Dr. AIX's POSTS — 13 April 2015


The catalyst for all this talk about how records are made and the business behind them was prompted by a discussion I had recently with Paul McGowan at PS Audio. PS Audio and a couple of collaborators are producing a compilation of previously recorded high quality tracks. I can’t say that I know the exact provenance of the tracks but I’m pretty sure that they were well recorded in high-resolution…either at 92 kHz/24-bit PCM or on a Sonoma Multitrack System at DSD 64. I heard several tracks from the project and they sounded really good…if a little inconsistent. Paul told me they’re working on pulling new mixes together and Gus Skinas will be mastering the whole set…so I’m sure the tunes will fall together quite nicely.

“PS Audio plans to issue two discs in the package. According to Paul’s post of March 6, 2015, “Inside the physical media package will be two discs: a CD and a DVD. The CD will contain perfectly mastered copies of the original high-resolution files. The DVD will contain both the original master DSD recordings as well as 176/24 PCM versions, so each package has three formats from which to enjoy, all mastered expertly by Gus Skinas on his system and curated and checked for final results in Music Room One on the IRSV.”

The pricing and deal structure of Paul’s model goes something this, “The model of distribution and reimbursement will be very different. In this version we will sell the discs around the world ourselves without going through dealers, for $39.95 each. After covering the physical costs of the package itself as well as its fulfillment (figure about $10) the balance of $30 is split 80/20, with 80% shared between the musicians and the recording people that made and funded the studio and mastering time. 20% will go to PS Audio, the distributor and marketer, with the hopes of making enough money to repeat the process and make more. This is not a money making venture for us, rather, we want the lion’s share to go where it belongs, in the hands of those that make the music.”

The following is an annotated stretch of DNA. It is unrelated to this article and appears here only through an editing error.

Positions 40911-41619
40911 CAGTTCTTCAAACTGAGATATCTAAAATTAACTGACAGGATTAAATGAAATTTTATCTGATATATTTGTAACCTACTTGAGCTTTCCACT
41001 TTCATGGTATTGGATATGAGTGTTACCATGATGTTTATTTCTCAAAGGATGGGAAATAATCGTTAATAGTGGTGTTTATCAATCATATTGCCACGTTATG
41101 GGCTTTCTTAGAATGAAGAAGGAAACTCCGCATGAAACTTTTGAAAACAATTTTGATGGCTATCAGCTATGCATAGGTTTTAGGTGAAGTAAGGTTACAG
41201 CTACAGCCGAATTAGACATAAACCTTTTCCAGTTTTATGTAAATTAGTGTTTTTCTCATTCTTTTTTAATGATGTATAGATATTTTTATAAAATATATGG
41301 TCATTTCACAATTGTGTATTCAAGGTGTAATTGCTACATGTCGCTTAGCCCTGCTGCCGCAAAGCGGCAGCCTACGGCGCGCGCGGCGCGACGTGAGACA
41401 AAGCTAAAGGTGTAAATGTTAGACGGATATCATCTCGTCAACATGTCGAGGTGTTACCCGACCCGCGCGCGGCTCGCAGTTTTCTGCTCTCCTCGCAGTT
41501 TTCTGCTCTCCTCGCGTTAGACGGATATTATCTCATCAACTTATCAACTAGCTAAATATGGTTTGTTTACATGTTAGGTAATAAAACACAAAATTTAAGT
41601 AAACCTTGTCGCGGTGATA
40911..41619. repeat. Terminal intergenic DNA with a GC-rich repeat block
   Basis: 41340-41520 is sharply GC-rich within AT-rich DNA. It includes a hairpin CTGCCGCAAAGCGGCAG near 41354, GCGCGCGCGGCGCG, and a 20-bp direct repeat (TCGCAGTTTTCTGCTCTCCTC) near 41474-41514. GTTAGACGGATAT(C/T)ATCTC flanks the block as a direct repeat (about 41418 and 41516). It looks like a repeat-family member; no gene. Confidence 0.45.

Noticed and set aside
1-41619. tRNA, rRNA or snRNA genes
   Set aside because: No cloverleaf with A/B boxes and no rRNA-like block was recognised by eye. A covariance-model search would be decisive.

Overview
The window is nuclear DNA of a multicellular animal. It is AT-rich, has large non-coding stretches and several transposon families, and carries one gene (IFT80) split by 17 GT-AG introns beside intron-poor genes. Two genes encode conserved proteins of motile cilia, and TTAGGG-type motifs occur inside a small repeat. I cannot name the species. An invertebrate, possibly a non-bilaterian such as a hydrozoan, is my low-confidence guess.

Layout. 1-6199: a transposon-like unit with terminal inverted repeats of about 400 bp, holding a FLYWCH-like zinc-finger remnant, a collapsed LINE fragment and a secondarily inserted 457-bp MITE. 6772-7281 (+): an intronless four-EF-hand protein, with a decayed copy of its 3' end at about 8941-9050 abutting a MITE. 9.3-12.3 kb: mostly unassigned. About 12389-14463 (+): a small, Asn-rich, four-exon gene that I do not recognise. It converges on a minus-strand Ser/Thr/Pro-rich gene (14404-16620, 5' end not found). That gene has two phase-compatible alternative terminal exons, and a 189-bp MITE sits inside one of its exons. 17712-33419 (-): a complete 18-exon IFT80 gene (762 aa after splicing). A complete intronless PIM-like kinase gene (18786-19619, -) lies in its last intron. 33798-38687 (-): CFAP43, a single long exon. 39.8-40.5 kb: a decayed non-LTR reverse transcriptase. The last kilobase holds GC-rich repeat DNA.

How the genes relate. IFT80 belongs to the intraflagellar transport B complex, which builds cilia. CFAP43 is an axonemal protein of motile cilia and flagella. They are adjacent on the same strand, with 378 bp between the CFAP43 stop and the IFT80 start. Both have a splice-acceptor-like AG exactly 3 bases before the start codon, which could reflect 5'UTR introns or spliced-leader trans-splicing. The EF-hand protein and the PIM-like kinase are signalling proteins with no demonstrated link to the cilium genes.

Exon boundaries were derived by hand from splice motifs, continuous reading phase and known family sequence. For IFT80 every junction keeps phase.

So that we can get a handle on the economics of selling a $40 retail item (directly without and middlemen), let me breakdown some typical costs associated with replicating discs. CDs are ridiculously cheap… I pay $.21 for each one. This is just the cost of the raw disc no packaging…although it does include the cost of the silk-screening. The setup cost for the screens is about $40. And a DVD? They don’t cost that much more than CDs…around $.40. Throw in a nicely laid out 16-page booklet and cover with 4-color art, a plastic box of some kind, shrinkwrapping and the total cost of each package comes to about $1.75. The cost of replicating optical discs and printing paper are really pretty cheap.

To be continued…

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About Author


Mark Waldrep, aka Dr. AIX, has been producing and engineering music for over 40 years. He learned electronics as a teenager from his HAM radio father while learning to play the guitar. Mark received the first doctorate in music composition from UCLA in 1986 for a "binaural" electronic music composition. Other advanced degrees include an MS in computer science, an MFA/MA in music, BM in music and a BA in art. As an engineer and producer, Mark has worked on projects for the Rolling Stones, 311, Tool, KISS, Blink 182, Blues Traveler, Britney Spears, the San Francisco Symphony, The Dover Quartet, Willie Nelson, Paul Williams, The Allman Brothers, Bad Company and many more. Dr. Waldrep has been an innovator when it comes to multimedia and music. He created the first enhanced CDs in the 90s, the first DVD-Videos released in the U.S., the first web-connected DVD, the first DVD-Audio title, the first music Blu-ray disc and the first 3D Music Album. Additionally, he launched the first High Definition Music Download site in 2007 called iTrax.com. A frequency speaker at audio events, author of numerous articles, Dr. Waldrep is currently writing a book on the production and reproduction of high-end music called, "High-End Audio: A Practical Guide to Production and Playback". The book should be completed in the fall of 2013.

(6) Readers Comments

  1. Thanks for sharing Mark.

    It’s wonderful to know that most of the dollars earned will go to the artists themselves and not in physical costs.

    I for one will certainly get the album when it is released.

    • The artists will never get the most dollars from a project. But there is growing power in the artist side of the equation.

  2. ….so what’s your point….???????????????????????????????????????

    • There are different economic models in creating and selling an audiophile record.

  3. What are the volumes required to get the prices you quoted above?

    • I only replicate 1000 at a time.

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